Browsing named entities in Rebellion Record: a Diary of American Events, Diary from December 17, 1860 - April 30, 1864 (ed. Frank Moore). You can also browse the collection for February 20th or search for February 20th in all documents.

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February 20. No entry for February 20, 1861.
verthrowing the Government, and giving aid and comfort to the enemy now at war against the United States.--New York World, February 17. Brig.-Gen. Price, a son of Sterling Price, Col. Phillip, Major Cross, and Capt. Crosby were captured near Warsaw, Mo., by Capt. Stubbs, of the Eighth Iowa regiment. They had some five hundred recruits with them, in charge, but they had just crossed the Osage River, and as Capt. Stubbs had but a small force, he did not follow them.--N. Y. Commercial, February 20. The United States gunboat St. Louis, under command of Com. A. II. Foote, proceeded up the Cumberland River, Tennessee, this afternoon, and destroyed, a few miles above Dover, the Tennessee Iron Works, which had been used for the manufacture of iron plates for the rebel government. One of the proprietors, named Lewis, was taken prisoner.--Chicago Post. Fort Donelson, Tenn., with from twelve to fifteen thousand prisoners, at least forty pieces of artillery, and great quantities
, of Arkansas, issued a proclamation, drafting into immediate service every man in the State subject to military duty, to respond within twenty days.--Memphis Appeal, February 19. The Constitutional Convention in session at Wheeling, Va., adjourned this evening, after fifty-nine days session. The Free State measure was defeated. Commissioners were, however, appointed, with powers to reassemble the Convention in case the new State was recognized by Congress.--National Intelligencer, February 20. In the British Parliament, John Bright made a strong speech denouncing the policy of the English government as to the Trent affair, and was answered by Lord Palmerston. Earl Russell explained the case of Mr. Shaver, a British subject imprisoned in Fort Warren, sustaining the action of the American Government. At Baltimore, Md., S. S. Wills, the publisher, and Thomas S. Piggott, editor of The South were arrested and taken to Fort McHenry. The first session of the Congress o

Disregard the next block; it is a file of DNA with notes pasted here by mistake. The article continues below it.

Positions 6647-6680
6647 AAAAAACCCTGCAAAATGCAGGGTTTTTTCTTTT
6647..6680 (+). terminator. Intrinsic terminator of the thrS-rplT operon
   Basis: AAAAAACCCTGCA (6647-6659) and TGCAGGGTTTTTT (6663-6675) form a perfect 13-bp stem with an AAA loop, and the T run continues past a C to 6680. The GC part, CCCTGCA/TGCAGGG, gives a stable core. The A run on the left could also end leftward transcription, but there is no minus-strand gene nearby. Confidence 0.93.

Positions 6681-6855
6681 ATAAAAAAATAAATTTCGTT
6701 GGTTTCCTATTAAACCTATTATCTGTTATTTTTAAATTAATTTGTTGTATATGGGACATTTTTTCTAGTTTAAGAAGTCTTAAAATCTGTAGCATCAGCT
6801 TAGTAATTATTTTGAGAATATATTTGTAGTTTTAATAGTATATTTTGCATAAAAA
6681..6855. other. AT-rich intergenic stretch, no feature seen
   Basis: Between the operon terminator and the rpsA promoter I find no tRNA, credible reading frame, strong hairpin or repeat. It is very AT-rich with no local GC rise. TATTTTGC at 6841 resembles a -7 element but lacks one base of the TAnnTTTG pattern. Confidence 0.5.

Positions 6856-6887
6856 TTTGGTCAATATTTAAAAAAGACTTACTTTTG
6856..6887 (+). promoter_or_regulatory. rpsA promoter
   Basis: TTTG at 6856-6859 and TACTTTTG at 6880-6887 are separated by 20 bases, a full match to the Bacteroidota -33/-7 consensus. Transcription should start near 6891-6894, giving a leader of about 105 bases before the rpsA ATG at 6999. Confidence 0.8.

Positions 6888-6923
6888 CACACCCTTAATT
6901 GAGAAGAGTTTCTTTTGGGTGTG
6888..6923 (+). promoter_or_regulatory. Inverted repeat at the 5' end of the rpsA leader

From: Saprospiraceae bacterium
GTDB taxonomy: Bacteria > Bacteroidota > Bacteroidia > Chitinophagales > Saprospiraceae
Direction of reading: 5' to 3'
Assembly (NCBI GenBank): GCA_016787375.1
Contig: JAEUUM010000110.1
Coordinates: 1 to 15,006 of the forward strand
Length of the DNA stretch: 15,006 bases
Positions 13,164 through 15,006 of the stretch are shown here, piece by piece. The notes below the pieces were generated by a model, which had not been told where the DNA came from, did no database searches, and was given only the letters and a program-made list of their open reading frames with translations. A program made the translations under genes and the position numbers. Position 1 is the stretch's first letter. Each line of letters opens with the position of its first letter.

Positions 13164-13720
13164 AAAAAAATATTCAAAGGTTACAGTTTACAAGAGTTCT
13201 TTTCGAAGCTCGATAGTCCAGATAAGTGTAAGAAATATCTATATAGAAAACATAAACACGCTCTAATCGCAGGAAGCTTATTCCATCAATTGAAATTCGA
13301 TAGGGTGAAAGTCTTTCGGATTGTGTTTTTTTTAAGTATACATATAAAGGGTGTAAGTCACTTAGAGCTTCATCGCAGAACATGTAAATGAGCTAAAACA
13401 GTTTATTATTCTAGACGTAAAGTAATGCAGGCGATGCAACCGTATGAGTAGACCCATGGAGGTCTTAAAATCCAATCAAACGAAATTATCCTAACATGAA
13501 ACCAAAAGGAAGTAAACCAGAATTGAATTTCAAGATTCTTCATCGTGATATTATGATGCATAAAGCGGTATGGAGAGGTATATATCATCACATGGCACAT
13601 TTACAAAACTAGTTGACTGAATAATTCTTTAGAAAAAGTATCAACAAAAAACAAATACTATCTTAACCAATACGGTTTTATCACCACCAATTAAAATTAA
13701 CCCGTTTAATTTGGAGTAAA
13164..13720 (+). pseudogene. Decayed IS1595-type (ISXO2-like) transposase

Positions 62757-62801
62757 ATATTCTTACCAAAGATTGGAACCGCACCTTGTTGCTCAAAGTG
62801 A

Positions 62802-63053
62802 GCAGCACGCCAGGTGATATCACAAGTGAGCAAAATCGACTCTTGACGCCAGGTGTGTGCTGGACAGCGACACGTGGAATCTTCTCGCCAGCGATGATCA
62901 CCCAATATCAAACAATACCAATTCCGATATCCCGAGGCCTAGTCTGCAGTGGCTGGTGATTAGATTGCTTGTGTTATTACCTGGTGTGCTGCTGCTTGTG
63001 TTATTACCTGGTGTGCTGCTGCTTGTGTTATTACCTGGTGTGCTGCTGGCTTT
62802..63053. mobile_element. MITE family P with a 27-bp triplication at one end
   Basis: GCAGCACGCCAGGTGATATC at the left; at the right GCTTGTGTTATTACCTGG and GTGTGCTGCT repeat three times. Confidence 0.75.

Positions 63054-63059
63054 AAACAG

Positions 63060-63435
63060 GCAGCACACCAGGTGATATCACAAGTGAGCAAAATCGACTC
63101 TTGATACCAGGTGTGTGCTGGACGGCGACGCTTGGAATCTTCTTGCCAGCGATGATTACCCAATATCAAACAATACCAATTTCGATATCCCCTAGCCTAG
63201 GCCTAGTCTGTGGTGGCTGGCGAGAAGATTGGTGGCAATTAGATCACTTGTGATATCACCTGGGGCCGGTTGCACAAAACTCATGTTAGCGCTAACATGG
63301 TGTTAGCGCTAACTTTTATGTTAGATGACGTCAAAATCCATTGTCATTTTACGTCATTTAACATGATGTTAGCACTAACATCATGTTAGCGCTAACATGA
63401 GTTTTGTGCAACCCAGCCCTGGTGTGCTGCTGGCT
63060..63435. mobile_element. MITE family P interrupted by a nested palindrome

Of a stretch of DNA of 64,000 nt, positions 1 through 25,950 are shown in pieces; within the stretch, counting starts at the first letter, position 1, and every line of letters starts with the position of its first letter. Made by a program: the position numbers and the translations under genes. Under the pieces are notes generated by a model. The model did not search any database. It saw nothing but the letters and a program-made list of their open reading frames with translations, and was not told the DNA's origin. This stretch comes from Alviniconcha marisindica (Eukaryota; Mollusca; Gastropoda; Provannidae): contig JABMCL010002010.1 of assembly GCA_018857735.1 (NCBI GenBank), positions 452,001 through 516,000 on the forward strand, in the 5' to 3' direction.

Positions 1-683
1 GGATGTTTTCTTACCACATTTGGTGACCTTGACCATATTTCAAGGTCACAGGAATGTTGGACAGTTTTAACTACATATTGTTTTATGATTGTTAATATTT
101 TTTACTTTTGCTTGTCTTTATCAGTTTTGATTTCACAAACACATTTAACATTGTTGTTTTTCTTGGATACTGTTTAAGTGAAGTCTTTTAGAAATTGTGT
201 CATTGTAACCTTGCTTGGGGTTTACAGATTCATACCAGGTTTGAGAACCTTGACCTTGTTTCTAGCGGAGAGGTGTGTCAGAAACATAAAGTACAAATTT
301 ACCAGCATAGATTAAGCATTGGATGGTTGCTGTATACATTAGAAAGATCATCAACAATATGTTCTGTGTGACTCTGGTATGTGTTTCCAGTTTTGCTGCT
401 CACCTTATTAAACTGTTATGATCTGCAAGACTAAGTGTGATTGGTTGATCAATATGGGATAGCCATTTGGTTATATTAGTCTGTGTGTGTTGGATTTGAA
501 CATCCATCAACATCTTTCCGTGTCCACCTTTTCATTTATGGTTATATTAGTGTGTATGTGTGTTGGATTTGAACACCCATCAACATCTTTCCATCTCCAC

February 20. Gen. Mitchell sent a cavalry force to Russellville, Ky., and captured eleven rebels.--One thousand rebel prisoners, captured at Fort Donelson, Tenn., mostly Mississippians and Texans, left Cairo, Ill., to-night, for Chicago. Isham G. Harris, rebel Governor of Tennessee, addressed a message to the Legislature of the State, giving his reasons for removing the records of the government to and convening the Legislature at Memphis, in accordance with a joint resolution of the Senate and house of Representatives, providing for such a necessity. He states that the reverses to the confederate arms, leaving the State open from the Cumberland Gap to Nashville; the National victories on the Tennessee and Cumberland Rivers, enabling the enemy to penetrate the heart of the State with impunity, and the fact that Gen. Johnston had fallen back south of Nashville, with his army, had left the State capital in a wholly defenseless condition. The removal to Memphis then became
February 20. Andrew Johnson, Military Governor of Tennessee, issued a proclamation warning all persons holding, renting, occupying, or using any real or personal property in that State belonging to rebels, not to pay the rents, issues, or profits thereof to the rebel owners or their agents, but to hold the same until some person should be appointed in behalf of the United States to receive them.--(Doc. 122.) Major Justus McKinstry, Quartermaster of the United States army, was finally dismissed the service by order of President Lincoln.--The United States Bank bill passed the House of Representatives, it having been adopted by the Senate previously.--Colonel Charles Carroll Hicks of the rebel army, was arrested at New York.--Decimal and fractional currency being scarce in the loyal States, tradesmen and others gave out personal notes of the value of one, two, and three cents and upwards.--A battalion of the Fifth Illinois cavalry sent out to reconnoitre the banks of the Yaz
February 20. The battle of Olustee, Florida, was fought this day by the National forces under the command of General Seymour and the rebels under General Caesar Finnegan.--(Doc. 87.) The rebel schooner Henry Colthurst, from Kingston, Jamaica, with a cargo of the munitions of war for the confederate government, and other articles of merchandise, was captured, near San Luis Pass, by the National schooner Virginia.